CAS  PubMed  PubMed Central  Google Scholar 

  13. Law, S. et al. The molecular biology of human apoA-I, apoA-II, apoC-II and apoB. Adv. Exp. Med. Biol. 201, 151–162 (1986).

    CAS  PubMed  Google Scholar 

  14. Kathiresan, S. et al. Polymorphisms associated with cholesterol and risk of cardiovascular events. N. Engl. J. Med. 358, 1240–1249 (2008).

    Article  CAS  Google Scholar 

  15. Wang, K., Li, M. & Bucan, M. Pathway-based approaches for analysis of genome-wide association studies. Am. J. Hum. Genet. 81, 1278–1283 (2007).

    Article  CAS  Google Scholar 

  16. Rudkowska, I. & Jones, P. Polymorphisms in ABCG5/G8 transporters linked to hypercholesterolemia and gallstone disease. Nutr. Rev. 66, 343–348 (2008).

    Article  Google Scholar 

  17. Sabatti, C. et al. Genome-wide association analysis of metabolic phenotypes in a birth cohort from a founder population. Nat. Genet. advance online publication, doi:10.1038/ng.271 (7 December 2008).

  18. Weiss, L., Pan, L., Abney, M. & Ober, C. The sex-specific genetic architecture of quantitative traits in humans. Nat. Genet. 38, 218–222 (2006).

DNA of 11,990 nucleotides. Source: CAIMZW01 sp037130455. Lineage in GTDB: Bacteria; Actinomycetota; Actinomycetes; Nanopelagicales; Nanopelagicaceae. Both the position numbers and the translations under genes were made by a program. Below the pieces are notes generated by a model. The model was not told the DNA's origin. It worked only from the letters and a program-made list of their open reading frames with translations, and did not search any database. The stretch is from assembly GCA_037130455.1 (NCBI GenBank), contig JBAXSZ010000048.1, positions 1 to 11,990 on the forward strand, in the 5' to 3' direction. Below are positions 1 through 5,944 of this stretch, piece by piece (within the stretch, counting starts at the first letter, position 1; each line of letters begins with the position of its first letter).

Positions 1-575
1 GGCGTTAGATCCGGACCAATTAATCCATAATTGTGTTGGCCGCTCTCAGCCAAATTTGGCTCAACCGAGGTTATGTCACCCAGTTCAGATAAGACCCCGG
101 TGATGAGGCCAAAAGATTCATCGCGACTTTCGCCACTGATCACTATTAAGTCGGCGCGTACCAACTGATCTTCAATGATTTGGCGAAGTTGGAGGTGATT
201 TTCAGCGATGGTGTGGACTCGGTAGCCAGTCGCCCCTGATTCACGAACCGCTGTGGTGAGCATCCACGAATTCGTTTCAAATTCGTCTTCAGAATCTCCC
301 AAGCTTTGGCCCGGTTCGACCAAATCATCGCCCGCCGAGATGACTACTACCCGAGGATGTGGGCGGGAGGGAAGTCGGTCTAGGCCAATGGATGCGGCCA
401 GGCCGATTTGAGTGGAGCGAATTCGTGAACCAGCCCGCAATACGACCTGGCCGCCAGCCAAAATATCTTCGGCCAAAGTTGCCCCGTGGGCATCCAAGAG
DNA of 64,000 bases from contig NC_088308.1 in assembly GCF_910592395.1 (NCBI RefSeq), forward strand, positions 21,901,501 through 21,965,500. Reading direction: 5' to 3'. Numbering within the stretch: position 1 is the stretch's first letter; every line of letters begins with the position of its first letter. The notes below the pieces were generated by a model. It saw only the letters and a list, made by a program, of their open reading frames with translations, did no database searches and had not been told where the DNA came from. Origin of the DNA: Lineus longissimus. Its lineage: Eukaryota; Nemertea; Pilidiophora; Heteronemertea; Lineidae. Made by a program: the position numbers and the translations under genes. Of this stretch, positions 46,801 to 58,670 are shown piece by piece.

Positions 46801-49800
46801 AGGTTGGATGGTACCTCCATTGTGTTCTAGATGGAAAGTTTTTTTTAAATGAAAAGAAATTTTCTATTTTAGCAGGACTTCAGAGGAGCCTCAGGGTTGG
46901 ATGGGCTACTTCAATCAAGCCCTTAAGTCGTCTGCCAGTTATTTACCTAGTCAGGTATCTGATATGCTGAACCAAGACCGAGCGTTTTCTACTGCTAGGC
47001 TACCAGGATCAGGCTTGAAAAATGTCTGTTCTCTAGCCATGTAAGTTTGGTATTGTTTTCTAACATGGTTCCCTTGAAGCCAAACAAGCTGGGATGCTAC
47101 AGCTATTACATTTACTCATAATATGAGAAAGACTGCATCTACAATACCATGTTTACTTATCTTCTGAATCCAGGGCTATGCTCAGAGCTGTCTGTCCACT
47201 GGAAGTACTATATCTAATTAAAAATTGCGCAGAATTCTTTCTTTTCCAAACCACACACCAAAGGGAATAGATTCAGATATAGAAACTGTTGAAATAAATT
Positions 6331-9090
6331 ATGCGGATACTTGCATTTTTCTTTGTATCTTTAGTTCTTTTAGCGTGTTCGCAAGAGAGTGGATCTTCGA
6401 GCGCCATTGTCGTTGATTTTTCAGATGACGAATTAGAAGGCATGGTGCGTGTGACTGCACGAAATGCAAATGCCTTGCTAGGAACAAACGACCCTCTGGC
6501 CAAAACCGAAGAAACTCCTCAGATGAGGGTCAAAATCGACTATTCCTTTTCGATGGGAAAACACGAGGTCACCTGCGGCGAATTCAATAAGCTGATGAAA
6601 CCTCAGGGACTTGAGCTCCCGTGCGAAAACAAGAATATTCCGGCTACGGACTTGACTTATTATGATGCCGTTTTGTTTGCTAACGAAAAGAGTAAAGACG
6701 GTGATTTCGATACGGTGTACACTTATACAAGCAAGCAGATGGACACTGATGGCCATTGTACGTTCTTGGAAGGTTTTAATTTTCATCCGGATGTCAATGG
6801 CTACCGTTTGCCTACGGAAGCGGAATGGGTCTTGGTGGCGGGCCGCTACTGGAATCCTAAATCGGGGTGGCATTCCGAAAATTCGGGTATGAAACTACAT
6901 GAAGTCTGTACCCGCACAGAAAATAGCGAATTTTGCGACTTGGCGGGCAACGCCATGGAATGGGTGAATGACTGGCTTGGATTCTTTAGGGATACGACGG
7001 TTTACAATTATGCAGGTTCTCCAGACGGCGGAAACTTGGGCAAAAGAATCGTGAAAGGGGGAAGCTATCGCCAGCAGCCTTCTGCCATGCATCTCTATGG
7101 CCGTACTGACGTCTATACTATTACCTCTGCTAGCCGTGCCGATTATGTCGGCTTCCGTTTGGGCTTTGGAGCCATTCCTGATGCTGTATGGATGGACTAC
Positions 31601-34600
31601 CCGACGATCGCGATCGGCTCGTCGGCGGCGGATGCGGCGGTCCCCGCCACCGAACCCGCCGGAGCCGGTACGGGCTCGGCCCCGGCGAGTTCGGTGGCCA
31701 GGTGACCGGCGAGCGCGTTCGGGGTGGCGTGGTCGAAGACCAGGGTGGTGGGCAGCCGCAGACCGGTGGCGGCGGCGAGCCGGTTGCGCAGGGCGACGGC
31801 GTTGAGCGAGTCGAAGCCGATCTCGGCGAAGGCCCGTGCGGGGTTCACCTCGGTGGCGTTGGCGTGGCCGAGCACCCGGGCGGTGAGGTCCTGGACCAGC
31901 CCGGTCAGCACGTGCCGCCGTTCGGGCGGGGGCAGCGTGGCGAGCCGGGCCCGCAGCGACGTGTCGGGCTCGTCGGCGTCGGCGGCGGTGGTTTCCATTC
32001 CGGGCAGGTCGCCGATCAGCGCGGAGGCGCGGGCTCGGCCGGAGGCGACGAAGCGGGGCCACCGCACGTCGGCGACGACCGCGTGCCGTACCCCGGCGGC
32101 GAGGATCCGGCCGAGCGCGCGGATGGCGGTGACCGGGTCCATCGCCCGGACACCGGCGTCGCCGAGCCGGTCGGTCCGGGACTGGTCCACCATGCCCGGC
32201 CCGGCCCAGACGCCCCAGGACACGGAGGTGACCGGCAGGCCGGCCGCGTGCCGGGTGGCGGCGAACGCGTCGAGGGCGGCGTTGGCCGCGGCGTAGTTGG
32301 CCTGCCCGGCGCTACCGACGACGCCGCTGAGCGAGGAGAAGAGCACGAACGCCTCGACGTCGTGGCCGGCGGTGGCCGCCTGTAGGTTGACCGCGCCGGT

Article  CAS  Google Scholar 

  19. Tunstall-Pedoe, H. et al. MONICA Monograph and Multimedia Sourcebook (World Health Organization, Geneva, 2003).

    Google Scholar 

  20. Endo, A. The discovery and development of HMG-CoA reductase inhibitors. J. Lipid Res. 33, 1569–1582 (1992).

    CAS  Google Scholar 

  21. Kasper, D. Harrison's Principles of Internal Medicine (McGraw-Hill, New York, 2005).

    Google Scholar 

  22. Chasman, D. et al. Pharmacogenetic study of statin therapy and cholesterol reduction. J. Am. Med. Assoc. 291, 2821–2827 (2004).

    Article  CAS  Google Scholar 

  23. Howard, B., Ruotolo, G. & Robbins, D. Obesity and dyslipidemia. Endocrinol. Metab. Clin. North Am. 32, 855–867 (2003).

    Article  CAS  Google Scholar 

  24. Janssens, A. & van Duijn, C. Genome-based prediction of common diseases: advances and prospects. Hum. Mol. Genet. 17, 166–173 (2008).

    Article  Google Scholar 

  25. Anderson, K., Odell, P., Wilson, P. & Kannel, W. Cardiovascular disease risk profiles. Am. Heart J. 121, 293–298 (1991).

    Article  CAS  Google Scholar